- Knocking Nights in Germany
- Burning of the Goat - A Swedish Christmas Custom
- Hide The Broom - A Funny Norwegian Tradition
- Food Throwing - A Christmas Custom from Slovakia
- Caga Tio - A Christmas Tradition from Spain
- Christmas Traditions from Mexico
- Top Ten Funny Christmas Trivia
- Christmas Trivia from Around the World
- 1 Burning of the Goat - A Very Funny Swedish Christmas Custom
- 2 Hide The Broom - A Funny Norwegian Tradition
- 3 Knocking Nights in Germany
- 4 Unusual Romance Japanese Style
- 5 Food Throwing - A Strange Christmas Custom from Slovakia and Ukraine
- 6 Father Christmas Children's Tradition in Canada
- 7 Caga Tio - A Funny and Unique Christmas Tradition from Spain
- 8 Roller-skating to Mass - Strange Happenings in Venezuela
- 9 Christmas Traditions from Mexico
- 10 The Three Kings Day in Mexico
- 11 Throw The Shoe - an Unusual Tradition in the Czech Republic
- 12 Ten Funny Christmas Traditions
- 13 More Christmas Tradition from Around the World
- 14 Chrismukkah - An Funny Alternative View At Christmastide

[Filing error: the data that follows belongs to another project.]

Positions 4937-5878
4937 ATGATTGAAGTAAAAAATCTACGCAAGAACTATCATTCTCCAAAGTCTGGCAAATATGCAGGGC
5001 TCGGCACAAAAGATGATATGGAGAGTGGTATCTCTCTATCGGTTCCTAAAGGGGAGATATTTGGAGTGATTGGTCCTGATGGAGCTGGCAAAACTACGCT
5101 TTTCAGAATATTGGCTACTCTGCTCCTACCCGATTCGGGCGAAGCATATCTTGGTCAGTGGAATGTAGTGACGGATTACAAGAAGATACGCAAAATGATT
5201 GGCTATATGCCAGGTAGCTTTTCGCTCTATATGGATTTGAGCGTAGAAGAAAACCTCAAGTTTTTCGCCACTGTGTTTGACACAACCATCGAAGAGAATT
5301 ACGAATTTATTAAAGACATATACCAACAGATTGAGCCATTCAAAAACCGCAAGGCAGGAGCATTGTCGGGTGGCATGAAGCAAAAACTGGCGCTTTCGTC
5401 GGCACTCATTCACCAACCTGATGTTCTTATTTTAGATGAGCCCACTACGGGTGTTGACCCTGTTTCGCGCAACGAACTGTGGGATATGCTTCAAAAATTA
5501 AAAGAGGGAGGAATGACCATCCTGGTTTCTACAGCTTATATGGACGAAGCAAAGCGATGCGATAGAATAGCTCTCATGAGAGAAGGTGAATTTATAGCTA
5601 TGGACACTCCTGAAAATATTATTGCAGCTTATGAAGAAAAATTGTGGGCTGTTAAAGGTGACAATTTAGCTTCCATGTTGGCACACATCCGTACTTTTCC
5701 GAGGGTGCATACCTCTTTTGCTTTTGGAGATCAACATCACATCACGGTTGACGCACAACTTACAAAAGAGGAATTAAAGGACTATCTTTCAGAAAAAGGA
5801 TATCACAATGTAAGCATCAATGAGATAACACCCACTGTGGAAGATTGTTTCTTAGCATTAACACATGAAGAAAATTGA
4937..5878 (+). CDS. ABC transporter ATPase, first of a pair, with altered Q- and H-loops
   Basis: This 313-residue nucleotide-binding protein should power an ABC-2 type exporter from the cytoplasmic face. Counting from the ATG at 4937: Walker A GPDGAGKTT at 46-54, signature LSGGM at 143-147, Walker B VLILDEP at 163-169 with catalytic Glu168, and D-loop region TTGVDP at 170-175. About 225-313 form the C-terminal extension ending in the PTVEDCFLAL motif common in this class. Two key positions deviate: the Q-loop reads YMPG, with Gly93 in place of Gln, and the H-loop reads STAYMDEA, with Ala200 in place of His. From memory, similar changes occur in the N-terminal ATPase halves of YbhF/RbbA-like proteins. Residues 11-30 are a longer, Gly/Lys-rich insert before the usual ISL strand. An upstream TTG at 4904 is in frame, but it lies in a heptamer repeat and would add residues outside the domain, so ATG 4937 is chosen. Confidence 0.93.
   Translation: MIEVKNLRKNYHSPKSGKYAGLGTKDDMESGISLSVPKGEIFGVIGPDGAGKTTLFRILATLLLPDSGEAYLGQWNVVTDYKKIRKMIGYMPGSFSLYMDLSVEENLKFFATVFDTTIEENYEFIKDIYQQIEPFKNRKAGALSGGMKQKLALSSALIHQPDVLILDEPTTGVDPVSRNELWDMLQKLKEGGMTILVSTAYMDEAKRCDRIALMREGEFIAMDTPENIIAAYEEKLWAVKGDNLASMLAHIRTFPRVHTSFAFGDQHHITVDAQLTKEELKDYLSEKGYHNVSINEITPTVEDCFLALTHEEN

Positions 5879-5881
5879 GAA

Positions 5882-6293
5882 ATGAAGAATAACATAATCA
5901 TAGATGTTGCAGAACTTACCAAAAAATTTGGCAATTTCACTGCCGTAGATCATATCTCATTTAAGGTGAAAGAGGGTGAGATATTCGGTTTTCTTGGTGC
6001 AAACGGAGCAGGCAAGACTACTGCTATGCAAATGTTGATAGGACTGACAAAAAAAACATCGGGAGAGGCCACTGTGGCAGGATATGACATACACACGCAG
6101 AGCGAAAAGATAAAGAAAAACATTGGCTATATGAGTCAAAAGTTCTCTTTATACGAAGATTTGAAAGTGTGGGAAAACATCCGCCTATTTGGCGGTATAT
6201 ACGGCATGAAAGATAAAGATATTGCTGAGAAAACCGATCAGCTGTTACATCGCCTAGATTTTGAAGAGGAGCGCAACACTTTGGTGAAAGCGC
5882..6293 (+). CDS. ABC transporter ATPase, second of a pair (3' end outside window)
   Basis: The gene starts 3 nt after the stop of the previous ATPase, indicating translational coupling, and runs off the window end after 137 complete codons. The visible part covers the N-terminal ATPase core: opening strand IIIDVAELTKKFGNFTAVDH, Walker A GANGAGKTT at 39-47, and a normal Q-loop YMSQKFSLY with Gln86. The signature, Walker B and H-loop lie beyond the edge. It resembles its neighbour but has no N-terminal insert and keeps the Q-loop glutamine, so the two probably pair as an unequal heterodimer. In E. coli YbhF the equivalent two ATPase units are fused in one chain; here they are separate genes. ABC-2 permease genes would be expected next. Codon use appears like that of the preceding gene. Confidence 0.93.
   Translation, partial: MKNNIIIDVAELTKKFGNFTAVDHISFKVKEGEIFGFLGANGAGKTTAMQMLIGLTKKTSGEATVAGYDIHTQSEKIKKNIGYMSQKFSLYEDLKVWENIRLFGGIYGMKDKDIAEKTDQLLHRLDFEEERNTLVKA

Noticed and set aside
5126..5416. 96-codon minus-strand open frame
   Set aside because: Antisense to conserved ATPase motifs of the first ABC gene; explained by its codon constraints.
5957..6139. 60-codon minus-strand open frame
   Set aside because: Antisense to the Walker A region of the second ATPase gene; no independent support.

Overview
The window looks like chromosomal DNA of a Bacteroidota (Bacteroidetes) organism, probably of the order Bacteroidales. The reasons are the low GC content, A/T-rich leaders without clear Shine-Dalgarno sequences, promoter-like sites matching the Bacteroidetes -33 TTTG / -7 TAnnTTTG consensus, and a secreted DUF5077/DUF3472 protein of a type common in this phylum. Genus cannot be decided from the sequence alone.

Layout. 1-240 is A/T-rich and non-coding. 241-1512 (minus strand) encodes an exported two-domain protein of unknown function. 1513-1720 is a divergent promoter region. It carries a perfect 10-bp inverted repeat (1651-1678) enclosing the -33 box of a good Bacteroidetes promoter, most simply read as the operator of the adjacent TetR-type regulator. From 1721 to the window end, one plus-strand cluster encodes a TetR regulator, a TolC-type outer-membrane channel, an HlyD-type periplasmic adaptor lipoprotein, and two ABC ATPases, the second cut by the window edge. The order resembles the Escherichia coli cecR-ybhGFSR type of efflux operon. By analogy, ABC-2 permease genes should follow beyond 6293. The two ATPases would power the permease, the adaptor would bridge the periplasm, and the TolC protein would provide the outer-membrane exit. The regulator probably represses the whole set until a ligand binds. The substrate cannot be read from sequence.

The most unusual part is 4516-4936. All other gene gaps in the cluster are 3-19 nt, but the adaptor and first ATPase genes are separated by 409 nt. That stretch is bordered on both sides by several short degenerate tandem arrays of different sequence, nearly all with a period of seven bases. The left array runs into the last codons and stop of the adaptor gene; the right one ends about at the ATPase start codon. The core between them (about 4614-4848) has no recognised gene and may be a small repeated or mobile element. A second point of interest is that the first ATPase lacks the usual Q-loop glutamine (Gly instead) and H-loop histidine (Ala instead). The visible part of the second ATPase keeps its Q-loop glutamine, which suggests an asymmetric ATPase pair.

Germany used to hold "knocking Nights" [Klöpfelnachte] on the three Thursdays before Christmas. Traditionally children used to dress in masks, bang lids and clang cowbells as they walked through their neighbourhood knocking on doors, reciting a poem and receiving a treat in return. Sounds a little like trick or treat to Will and Guy. The bottom right mask looks like Boris Becker, but who are the other faces?
Unusual Romance Japanese StyleIn Japan Christmas is widely celebrated as a day for romance, a day for sweet-hearts much like Valentine's Day in other countries. Christmas cake is popular but it is a strawberry cream sponge with no traditional ingredients in sight. The main Christmas dish is a popular fast food fried chicken as that is how a traditional Christmas meal is depicted in local advertising. Women of 25 years and older who are single are jokingly referred to as "unsold Christmas cake". Not very friendly think Will and Guy. Note: Sending red Christmas cards to anyone in Japan constitutes bad etiquette, since funeral notices there are customarily printed in red.